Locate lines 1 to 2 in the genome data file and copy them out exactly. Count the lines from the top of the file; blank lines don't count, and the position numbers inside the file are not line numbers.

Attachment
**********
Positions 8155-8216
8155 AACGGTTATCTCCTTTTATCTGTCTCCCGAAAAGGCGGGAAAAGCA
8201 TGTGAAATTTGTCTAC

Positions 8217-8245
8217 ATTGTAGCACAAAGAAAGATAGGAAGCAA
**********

Positions 8155-8216
8155 AACGGTTATCTCCTTTTATCTGTCTCCCGAAAAGGCGGGAAAAGCA